Saulo, 19, was the only child living in the house at the time. His 18-year-old sister Eleni was doing her own study abroad in Seattle, Washington, and his 21-year-old brother Eloi was studying at his university in Veracruz. I met my host father Augustín when he came home from work (job placement for the handicapped) and proceeded to show me every spot in the house where I could curl up with a book (I had mentioned that I like to read). He concluded his tour by telling me to act like this house was my house, to eat, read, and nap at my leisure, and to feel welcome.

Another important presence at the house was the family’s pet chicken. “It’s a fighting rooster,” announced Augustín, scooping it up, squawking, into his arms. As he snuggled it and planted kisses on its squirming head, murmuring “Good little rooster, brave little rooster,” Teresa leaned over to me. “It’s a hen,” she whispered. “But we don’t talk about it.”

My typical day in Oaxaca began when my host brother Saulo, who taught salsa dancing at the Instituto, pounded on my door at 8:15 a.m.

We would meet at the breakfast table and dive into the pancakes, quesadillas, or French toast that my host mother Teresa had waiting for us. If we could tear ourselves away from the food in time, we would walk to the Instituto. If not, we piled into the family’s rickety powder blue Volkswagon, which Saulo affectionately called his “slug-bug.”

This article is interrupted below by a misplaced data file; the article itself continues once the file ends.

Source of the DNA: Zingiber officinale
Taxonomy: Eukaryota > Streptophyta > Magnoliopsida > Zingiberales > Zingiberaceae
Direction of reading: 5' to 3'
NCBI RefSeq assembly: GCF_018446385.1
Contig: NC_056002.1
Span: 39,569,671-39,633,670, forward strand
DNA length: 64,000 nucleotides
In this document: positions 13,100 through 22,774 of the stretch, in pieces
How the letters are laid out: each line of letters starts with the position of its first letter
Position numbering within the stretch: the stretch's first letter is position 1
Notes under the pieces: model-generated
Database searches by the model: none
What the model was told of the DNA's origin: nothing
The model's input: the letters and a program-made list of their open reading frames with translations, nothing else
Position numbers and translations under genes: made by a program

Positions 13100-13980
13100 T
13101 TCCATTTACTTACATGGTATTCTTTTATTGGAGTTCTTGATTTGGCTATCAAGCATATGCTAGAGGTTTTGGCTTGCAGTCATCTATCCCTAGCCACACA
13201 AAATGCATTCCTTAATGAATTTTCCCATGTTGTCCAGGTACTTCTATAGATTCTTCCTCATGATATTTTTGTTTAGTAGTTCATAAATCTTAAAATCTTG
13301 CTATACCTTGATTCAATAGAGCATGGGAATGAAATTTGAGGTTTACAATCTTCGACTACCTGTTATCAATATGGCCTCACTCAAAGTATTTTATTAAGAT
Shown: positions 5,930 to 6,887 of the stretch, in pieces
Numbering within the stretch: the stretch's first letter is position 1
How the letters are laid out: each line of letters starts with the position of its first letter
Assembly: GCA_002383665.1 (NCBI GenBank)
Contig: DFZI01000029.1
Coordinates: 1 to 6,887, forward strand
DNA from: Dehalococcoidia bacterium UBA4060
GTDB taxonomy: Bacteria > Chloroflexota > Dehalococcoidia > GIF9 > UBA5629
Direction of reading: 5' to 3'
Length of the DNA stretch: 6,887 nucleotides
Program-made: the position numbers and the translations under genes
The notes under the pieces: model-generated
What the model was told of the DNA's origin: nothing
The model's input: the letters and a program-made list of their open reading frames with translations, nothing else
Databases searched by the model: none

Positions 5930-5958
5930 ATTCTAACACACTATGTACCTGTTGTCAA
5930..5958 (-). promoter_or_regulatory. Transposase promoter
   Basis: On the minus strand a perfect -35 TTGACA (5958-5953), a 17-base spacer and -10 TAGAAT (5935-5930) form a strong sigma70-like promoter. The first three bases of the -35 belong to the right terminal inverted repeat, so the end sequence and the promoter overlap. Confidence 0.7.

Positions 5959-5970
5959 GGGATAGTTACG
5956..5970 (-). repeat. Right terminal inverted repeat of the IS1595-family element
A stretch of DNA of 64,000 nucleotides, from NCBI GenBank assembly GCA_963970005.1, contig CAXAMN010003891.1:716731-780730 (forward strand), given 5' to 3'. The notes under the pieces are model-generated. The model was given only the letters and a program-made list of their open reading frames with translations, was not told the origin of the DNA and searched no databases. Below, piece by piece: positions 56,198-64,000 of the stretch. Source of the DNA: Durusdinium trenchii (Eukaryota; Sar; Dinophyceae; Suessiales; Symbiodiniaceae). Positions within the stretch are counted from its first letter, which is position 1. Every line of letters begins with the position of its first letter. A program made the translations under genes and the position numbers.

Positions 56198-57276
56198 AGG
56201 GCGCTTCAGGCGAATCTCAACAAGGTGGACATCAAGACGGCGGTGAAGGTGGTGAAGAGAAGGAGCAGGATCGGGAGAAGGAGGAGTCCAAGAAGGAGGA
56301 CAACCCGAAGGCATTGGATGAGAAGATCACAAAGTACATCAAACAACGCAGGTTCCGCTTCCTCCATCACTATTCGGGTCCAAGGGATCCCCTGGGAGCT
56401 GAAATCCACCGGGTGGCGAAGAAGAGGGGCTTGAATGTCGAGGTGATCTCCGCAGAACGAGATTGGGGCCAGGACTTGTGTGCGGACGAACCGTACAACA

Ringed by flaking, graffiti-covered walls, the Instituto Cultural was a gorgeous set of honey-colored rooms connected by tiled hallways — all surrounding a garden. I had my intermediate Spanish class (we were placed in classes based on an entrance exam) in a small room flooded with light and decorated with native weavings.

We had three hours of grammar and vocabulary, which mostly stayed on track, but sometimes included important tips for foreigners, such as how the same verb means “to take” in Spain and “to fornicate” in Mexico, and how the word for “excited” usually connotes sexual excitement. A conversation hour, which was usually held in the Instituto’s beautiful garden, followed and, over the course of my stay, touched on every topic from George Bush’s incompetence to how to say a slew of curses in Spanish (later, when I watched Y Tu Mamá También, I was proud to be able to understand every bit of foul language).